by Leyna Donaldson
This is a cushion-seal from Shaft Grave III in Mycenae (Younger; 289). The seal is made of gold, and is found in the very wealthy Grave Circle A, which is adjacent to the palace at Mycenae. Grave Circle A and B were active from the Middle to Late Bronze Age, at the height of Mycenaean civilization (Davis; 483). The seal itself depicts a moment of conflict between a strong warrior and a vicious lion; a muscular man raises his sword, posed to strike the lion has risen to meet him. Sharp lines and geometric shapes characterize both figures, a trait typical of Mycenaean art (Davis; 476). Gold was a rarity in Bronze Age Greece, making it a coveted material. The seal’s extensive detailing also demonstrates a high level of artisan technique. Generally, the amount of human labor and the energy expended on creating the grave goods is a good indication of the status of the deceased (Graziadio; 404). The seal’s material and its intensive craftsmanship thus indicate that this item was expensive luxury or prestige good, probably belonging to an elite member of Mycenaean society. Perhaps, then, this intense scene in precious metal represents the wealth and power of the man with whom it was buried. In this way, the cushion-seal projects the sema, or social persona, of the deceased.
Looking beyond what the seal represents in burial contexts, however, one begins to notice clear Minoan influences in its craft. In the middle to late Bronze Age, Mycenaean art experiences a growth in popularity of lion imagery (Younger; 297). Minoan lion depictions are found in the preceding Middle Minoan period, hinting that this motif influenced later Mycenaean artists. Arthur Evans, for example, mentions lions associated with hieroglyphs on prism seals, pendants, and daggers found at Knossos and Phaistos (Younger; 297). Gold material has also been found by Evans in a workshop at the palace at Knossos (Younger; 266). Perhaps the Mycenaeans draw influence not only from the lion motif, but also from the gold working itself. Furthermore, there are Minoan imports from the Middle Minoan period found at Mycenae, which demonstrates that the two areas did have contact, making the exchange of goods and ideas possible (Younger; 299). In this way, Mycenaean lion imagery appears to be a theme derived from influential Minoan art.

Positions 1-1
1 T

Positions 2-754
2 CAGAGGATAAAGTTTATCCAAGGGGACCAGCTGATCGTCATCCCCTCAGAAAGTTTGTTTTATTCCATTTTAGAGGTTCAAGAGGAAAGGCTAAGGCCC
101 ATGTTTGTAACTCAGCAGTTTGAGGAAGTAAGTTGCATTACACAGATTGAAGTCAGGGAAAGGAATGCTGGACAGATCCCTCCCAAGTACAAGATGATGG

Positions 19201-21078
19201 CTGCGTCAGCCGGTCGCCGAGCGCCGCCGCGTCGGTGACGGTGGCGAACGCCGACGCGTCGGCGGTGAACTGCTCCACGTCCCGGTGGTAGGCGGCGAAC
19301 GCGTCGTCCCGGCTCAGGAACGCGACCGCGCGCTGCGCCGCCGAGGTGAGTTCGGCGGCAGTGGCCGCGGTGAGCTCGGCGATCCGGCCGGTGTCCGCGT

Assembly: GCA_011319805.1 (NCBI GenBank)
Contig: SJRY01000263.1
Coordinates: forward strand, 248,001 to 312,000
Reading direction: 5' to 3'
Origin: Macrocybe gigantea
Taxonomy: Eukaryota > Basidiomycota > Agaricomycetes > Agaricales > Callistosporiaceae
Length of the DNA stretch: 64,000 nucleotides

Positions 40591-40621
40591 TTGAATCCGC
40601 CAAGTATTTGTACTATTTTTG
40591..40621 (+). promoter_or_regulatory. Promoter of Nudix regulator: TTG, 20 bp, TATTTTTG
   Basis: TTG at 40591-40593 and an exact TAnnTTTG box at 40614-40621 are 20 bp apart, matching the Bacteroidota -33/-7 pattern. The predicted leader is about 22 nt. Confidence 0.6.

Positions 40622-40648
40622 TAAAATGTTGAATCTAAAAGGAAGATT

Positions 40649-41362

However, the way the Minoans and Mycenaeans depict the animal itself is quite different. The lions of the Minoans are seemingly non-threatening, with their softly modeled bodies and unaggressive poses. Minoan art is unique in that it captures figures in rare moments of movement (Davis; 480). For instance, these tranquil lions are depicted at the height of a grand, flying gallop on a Minoan dagger (Younger; 297). On this Mycenaean cushion-seal, however, the lion is very aggressive and powerful; the artist has chosen to highlight the beast at the most climatic point of its conflict with the warrior (Davis; 480). This depiction fits in with art typical of Mycenaean culture, which characterized by much more violent and battle-related imagery. Clearly the two groups’ attitudes towards nature are the main difference between their lion depictions.
Although the Mycenaeans portray a different attitude through their more violent depictions of lion, they have still clearly been influenced by Minoan culture and art with its naturalistic scenes, imagery, and quite possibly techniques of gold working as well.